E is for Electric in E-Type Concept
So, you say you watch royal weddings only for the cars? There’s no need to feel embarrassed – lots of people do it.
When Britain’s Prince William married Kate Middleton in 2011, the royal couple was seen driving to their reception in a deep-blue 1969 Aston Martin DB6 Volante belonging to William’s father, Prince Charles.
This past May, Prince Harry and his American bride, Meghan Markle, took the two-mile jaunt from the ceremony at St. George’s Chapel to their reception at Frogmore House in Windsor in another classic British convertible, with a twist. The 1968 Jaguar E-Type Roadster emitted no more than a hum as it whisked the couple away. Under the long, louvered bonnet, the classic XK DOHC inline six had been replaced with an electric powertrain.
Undoubtedly, some E-Type fans howled, “Heresy! Who would do such a thing to one of the world’s most revered sports cars?”
Jaguar, that’s who.
Jaguar, you may know, will be the first old-line luxury brand to market with an EV, the I-PACE, this fall. Meanwhile, the company is taking a serious look at helping preserve its classics in ways they could be enjoyed for decades to come, regardless of regulatory changes and fossil fuel supplies.
You read that correctly: Jaguar might build one for you. Jaguar Land Rover Classic Works, the division responsible for restoring the company’s classic models and building the Lightweight E-type and XKSS continuation models, built the E-Type Concept Zero as a proof of concept.
“Our aim with E-Type Zero is to future-proof classic car ownership,” said Tim Hannig, Director of Jaguar Land Rover Classic. “We’re looking forward to the reaction of our clients as we investigate bringing this concept to market.”
To that end, Jaguar has already said the electric powertrain it developed for the E-Type Concept Zero could fit any Jag built that uses the XK inline-six engine. That includes the XK120, 140 and 150 sports cars; the Mk. II compact sport sedan, XJ6 and others.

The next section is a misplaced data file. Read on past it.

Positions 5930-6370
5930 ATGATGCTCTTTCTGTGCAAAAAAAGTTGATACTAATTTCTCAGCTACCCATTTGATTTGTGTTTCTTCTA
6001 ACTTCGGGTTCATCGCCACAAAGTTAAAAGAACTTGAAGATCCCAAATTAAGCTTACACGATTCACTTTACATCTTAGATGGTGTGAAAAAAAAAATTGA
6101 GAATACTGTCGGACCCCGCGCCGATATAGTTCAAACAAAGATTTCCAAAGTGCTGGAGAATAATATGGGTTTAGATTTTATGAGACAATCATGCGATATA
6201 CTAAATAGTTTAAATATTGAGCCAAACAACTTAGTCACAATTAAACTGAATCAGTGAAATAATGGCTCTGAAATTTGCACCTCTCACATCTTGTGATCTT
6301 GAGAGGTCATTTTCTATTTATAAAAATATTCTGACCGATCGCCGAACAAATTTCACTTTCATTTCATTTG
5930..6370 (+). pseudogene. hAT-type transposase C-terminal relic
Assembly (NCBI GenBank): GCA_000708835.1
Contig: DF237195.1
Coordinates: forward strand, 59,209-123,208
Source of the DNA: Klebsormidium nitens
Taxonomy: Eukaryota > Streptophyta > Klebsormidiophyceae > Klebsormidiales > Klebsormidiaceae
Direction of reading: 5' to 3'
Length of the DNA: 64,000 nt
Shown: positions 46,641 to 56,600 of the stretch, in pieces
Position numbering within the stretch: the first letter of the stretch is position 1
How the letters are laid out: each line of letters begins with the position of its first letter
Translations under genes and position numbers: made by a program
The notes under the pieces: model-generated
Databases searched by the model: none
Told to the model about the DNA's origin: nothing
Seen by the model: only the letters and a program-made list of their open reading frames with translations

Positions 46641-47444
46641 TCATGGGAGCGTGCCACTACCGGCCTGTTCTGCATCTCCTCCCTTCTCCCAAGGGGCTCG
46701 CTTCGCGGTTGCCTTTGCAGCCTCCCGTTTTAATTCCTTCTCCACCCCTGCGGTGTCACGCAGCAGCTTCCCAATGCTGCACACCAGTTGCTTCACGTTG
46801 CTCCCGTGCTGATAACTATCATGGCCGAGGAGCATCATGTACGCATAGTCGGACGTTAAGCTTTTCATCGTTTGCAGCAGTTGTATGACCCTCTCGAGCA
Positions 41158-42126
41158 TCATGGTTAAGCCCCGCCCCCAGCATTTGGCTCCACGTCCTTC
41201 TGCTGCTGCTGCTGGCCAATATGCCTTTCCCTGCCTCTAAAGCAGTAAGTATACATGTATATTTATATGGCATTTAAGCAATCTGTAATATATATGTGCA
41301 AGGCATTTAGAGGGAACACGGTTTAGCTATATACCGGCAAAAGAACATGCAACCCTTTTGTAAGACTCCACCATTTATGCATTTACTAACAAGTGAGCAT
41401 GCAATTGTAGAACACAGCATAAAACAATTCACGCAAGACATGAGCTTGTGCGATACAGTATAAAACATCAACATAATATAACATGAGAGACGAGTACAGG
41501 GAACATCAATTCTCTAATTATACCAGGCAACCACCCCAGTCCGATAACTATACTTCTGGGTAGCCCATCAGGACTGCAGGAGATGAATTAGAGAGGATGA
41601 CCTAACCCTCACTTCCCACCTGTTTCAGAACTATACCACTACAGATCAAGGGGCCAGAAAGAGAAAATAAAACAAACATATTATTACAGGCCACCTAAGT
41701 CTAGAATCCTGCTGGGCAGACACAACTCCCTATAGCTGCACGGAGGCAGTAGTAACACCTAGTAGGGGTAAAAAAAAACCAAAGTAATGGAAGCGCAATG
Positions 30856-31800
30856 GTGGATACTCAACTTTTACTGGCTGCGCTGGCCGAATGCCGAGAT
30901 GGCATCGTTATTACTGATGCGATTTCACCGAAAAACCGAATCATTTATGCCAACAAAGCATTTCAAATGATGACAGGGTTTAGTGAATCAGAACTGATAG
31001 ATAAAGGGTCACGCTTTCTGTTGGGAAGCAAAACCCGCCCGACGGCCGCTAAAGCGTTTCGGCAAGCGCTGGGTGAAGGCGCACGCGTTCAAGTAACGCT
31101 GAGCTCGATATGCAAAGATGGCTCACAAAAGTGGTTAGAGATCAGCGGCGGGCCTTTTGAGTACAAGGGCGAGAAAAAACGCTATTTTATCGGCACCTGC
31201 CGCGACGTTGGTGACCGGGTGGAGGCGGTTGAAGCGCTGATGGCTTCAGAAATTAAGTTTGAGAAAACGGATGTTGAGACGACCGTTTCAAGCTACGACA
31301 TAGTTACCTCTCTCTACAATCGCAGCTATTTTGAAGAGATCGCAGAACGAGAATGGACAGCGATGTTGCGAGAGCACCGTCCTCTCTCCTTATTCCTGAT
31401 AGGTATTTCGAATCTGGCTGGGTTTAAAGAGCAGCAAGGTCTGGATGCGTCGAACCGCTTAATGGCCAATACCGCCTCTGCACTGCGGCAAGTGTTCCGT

Eye on the Future, Respect for the Past
Jaguar approached the E-Type Concept Zero project with great respect for its marque heritage. Hannig reassures that the original 4.2-liter inline six and 4-speed transmission could be swapped back in if desired. The E-Type structure was not modified, and the Concept Zero retains the restored car’s differential, suspension and brakes.
The 220kW (295 hp) electric motor, which makes more horsepower than the original gas engine, is not what you see when you raise the hood. Occupying the space vacated by the engine is the 40-kWh lithium-ion battery pack, packaged in a box badged “XK330-4. “
Behind that, the electric motor and reduction gear take the space of the deleted transmission. Electronic control components, including some from the new I-PACE, are installed where the fuel tank used to be.
Remarkably, vehicle weight was actually reduced by about 100 pounds, and front-to-rear weight distribution remains the same as the original model. Jaguar assures that the E-Type Concept Zero drives, handles, rides and brakes like the gas-fueled E-Type. It is, however, faster, doing 0-60 in about five seconds, or more than a second quicker than with the gas engine. Top speed is limited in this installation to 100 mph. Jag says a full charge, which takes 6-7 hours, provides about 170 miles of range.
For this concept, Jaguar updated the E-Type cockpit with a carbon-fiber pod featuring digital instruments, plus modern climate control and entertainment systems. Externally, it’s all E-Type except for LED headlights – and no exhaust pipes, of course.
Electrified Classics: An Emerging Trend?
Some purists may cringe, but Jaguar is not alone in exploring EV retrofits for classic cars. EV conversion kits for rear-engine VWs have been around for years. And, how about an electric Ferrari? A production version seems inevitable, but in the meantime, California-based Electric GT (www.electricgt.com) has already shown its converted 1978 Ferrari 308 GTS, built, ironically, from a car that had caught fire when gasoline leaked. The “308E” retains the stock 5-speed manual transmission and will leave the gasoline-fueled version in the dust.
EV conversion can work for just about anything. Legendary rocker Neil Young had his beloved 1959 Lincoln Continental converted to electric power, calling the result LincVolt. He’s covered more than 55,000 miles in the electrified land yacht.
Jaguar’s electric E-Type is sure to stir differing opinions. At the same time, it makes clear that Jaguar wants people to enjoy the marque’s classic models for a long time to come.
Why you’d want a Jaguar E-Type EV: